Monday, 15 May 2017

Scam Alert - Fake Google Notify e-mail!

If you receive a message "Undeliverable messages" that appears to be from Google or GoogleNotify:
Do NOT click on any of the links in the e-mail!
Report it as spam and delete the message from your mailbox.

Here's an example I received recently:

Fake GoogleNotify message

It looks suspicious because of course I did not have a clue as to what this e-mail was about. Normally I don't receive messages like this from Google. The logo looks a little strange too.

I selected View Details (where the orange arrow is pointing above) to show me the details of the e-mail (this is a link in my Gmail e-mail software on my phone, therefore it is safe to use it - never click links within the e-mail).

Fake GoogleNotify message

In the above screen shot you can see it says the message is from someone at ""!!!! What's that? It's definitely not Google!

I searched for information about this and found this article:
As expected, it is definitely a malicious e-mail.

Be very careful with e-mails, even ones that look like they come from legitimate companies like Google. Read the message carefully before you click on anything! If the logo looks a bit strange, if the e-mail address it came from is not the usual (obviously someone from Google would have a Google e-mail address!), think about the message and whether it makes any sense. If you have any doubt, delete the message. It's also easy to search on the web for news articles about fake or phishing e-mails.

Take care!

Monday, 24 April 2017

Excel - date and time stamp keyboard shortcuts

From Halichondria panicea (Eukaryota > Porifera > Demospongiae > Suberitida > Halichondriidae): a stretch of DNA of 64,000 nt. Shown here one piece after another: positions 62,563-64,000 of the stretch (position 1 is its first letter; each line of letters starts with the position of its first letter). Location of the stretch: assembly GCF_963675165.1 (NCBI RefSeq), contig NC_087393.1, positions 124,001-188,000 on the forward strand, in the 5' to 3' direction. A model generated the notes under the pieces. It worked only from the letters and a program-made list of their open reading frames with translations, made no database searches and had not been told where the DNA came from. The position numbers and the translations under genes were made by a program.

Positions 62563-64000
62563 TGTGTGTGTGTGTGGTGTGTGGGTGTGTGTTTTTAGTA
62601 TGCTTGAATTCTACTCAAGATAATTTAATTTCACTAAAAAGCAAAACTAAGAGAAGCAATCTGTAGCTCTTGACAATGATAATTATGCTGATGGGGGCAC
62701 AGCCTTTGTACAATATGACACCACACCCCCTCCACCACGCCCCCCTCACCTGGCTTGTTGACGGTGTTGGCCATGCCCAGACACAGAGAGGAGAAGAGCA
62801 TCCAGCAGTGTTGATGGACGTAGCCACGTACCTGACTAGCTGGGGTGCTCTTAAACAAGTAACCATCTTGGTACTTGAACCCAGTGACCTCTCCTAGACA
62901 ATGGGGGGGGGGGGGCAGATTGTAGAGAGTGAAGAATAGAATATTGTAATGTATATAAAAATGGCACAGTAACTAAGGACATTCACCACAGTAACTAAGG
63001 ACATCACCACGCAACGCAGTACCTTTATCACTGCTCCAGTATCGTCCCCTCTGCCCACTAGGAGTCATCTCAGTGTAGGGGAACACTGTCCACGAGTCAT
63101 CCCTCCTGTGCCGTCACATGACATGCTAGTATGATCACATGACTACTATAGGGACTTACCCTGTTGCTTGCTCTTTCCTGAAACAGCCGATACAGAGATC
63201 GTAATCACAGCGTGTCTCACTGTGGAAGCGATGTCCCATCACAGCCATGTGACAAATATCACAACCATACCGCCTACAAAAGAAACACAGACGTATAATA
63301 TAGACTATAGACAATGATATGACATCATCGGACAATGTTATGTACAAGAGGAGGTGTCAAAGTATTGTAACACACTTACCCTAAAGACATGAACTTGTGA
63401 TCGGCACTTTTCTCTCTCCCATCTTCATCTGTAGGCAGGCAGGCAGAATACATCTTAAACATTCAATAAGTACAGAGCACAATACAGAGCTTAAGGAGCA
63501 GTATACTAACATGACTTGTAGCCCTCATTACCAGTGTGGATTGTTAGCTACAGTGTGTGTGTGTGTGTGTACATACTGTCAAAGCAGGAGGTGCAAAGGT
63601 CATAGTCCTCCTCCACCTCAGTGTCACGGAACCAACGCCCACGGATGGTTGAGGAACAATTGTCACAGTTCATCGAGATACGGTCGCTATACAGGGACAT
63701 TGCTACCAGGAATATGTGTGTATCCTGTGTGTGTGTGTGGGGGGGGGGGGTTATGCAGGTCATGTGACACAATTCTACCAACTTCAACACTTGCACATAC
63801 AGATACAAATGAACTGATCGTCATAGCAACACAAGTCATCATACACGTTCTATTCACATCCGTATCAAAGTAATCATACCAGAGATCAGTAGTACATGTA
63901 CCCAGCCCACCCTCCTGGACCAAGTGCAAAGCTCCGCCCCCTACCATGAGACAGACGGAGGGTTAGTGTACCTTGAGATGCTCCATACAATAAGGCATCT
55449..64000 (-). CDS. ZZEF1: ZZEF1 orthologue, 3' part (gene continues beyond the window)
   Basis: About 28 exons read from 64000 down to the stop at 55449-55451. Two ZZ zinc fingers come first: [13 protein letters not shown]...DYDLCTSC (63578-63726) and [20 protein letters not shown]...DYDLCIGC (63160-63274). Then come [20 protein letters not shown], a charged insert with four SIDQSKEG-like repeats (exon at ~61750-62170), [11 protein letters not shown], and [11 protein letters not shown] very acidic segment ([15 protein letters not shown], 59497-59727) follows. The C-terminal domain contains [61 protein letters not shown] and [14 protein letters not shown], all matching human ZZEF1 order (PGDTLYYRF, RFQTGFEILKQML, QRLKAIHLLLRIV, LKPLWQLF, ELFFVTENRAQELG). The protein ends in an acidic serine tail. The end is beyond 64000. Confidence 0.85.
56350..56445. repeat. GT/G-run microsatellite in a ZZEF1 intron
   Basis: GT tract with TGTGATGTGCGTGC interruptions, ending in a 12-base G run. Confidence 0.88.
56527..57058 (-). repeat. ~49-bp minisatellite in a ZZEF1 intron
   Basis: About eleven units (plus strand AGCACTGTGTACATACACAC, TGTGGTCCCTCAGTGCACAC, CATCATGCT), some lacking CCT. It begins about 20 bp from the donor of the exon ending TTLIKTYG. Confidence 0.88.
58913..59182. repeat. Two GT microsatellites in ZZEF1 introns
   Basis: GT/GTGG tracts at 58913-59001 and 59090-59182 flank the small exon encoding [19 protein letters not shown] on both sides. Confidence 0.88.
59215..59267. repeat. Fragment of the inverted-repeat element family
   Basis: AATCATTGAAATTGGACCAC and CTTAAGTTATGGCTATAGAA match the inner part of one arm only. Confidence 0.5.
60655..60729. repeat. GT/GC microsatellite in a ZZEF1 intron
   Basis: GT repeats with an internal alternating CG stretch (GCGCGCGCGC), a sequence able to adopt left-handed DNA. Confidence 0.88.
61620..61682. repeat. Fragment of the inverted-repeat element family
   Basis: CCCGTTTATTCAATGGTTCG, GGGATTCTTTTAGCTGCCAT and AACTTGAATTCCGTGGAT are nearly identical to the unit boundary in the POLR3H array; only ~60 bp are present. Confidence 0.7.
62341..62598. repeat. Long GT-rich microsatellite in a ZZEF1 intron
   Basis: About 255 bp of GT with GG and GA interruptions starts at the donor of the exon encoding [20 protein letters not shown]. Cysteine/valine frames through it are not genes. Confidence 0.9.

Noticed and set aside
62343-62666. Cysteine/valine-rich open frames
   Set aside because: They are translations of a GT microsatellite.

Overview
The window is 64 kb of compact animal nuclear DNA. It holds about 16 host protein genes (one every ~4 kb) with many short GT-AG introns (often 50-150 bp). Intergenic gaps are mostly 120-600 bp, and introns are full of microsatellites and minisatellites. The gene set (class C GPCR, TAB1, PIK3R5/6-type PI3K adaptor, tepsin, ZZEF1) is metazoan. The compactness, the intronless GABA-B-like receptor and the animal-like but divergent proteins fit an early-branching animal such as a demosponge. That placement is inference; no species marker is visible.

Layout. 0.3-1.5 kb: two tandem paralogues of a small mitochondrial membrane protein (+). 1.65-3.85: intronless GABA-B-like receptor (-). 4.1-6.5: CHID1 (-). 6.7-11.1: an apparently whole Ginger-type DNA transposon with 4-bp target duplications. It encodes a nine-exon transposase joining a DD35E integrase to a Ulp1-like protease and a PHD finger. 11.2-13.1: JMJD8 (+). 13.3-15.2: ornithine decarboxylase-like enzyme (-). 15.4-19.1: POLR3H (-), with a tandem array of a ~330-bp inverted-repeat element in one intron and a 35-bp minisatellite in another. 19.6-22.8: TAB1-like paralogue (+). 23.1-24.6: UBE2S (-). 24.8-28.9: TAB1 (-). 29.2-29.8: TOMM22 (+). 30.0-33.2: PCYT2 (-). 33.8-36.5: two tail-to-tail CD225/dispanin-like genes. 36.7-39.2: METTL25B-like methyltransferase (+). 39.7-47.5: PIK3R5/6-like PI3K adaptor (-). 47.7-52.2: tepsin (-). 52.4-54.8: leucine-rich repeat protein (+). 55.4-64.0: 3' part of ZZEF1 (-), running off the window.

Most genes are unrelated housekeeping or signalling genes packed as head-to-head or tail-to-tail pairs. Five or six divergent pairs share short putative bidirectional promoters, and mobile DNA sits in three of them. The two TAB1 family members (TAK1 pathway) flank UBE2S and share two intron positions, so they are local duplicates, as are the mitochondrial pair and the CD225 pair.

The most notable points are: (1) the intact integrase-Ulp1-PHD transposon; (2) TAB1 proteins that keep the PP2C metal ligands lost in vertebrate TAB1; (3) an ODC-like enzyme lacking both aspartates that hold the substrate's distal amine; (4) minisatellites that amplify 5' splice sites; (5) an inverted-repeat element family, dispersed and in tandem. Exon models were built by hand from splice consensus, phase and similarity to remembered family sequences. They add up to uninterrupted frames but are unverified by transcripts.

There are many situations where it makes sense to enter a time stamp or today's date into your worksheet. Of course there are functions such as TODAY() and NOW() but these will recalculate automatically. If you want just to input a date or time, there's a couple of handy keyboard shortcuts you can use:

Press Ctrl-: (control and colon) to insert today's date.
Press Ctrl-; (control and semi-colon) to insert the current time.

NOTE: I've tested the above with Excel 2013 but it should work with other versions too.

Thursday, 13 April 2017

Excel - split e-mail addresses in one cell to separate rows

In Outlook if you copy e-mail addresses from the To or CC lines you end up with something like this:;;;

Paste the above into Excel and it's the same, all the addresses are in one line and in one cell. What if you'd prefer them in a vertical list like this:

In this article we'll go step-by-step through the process of splitting the addresses from one cell into many rows. 


Select the cell containing the e-mail addresses

Click Data | Text to Columns

Click Delimited

Click Next

Click Semicolon

Click Next

Each e-mail address will now appear in separate columns...

Select all the column cells of all the e-mail addresses (as shown above)

Press Ctrl-C to copy them

Click in a cell below (A6 in our example above)

Right click...

Click the Paste Transpose button (as shown above)

The addresses will now be listed on separate rows:

That's it!

Tidy Up
However, there's a space before some of them, if you want to tidy that up, use the Replace option as follows:

Click Home | Find & Select | Replace

In the 'Find what' box put a space, do not enter anything in the 'Replace with' box

Click Replace All

The following is the result:

I hope that was helpful. The above works fine in Excel 2013 but it's very likely to work in Excel 2010 and other versions too.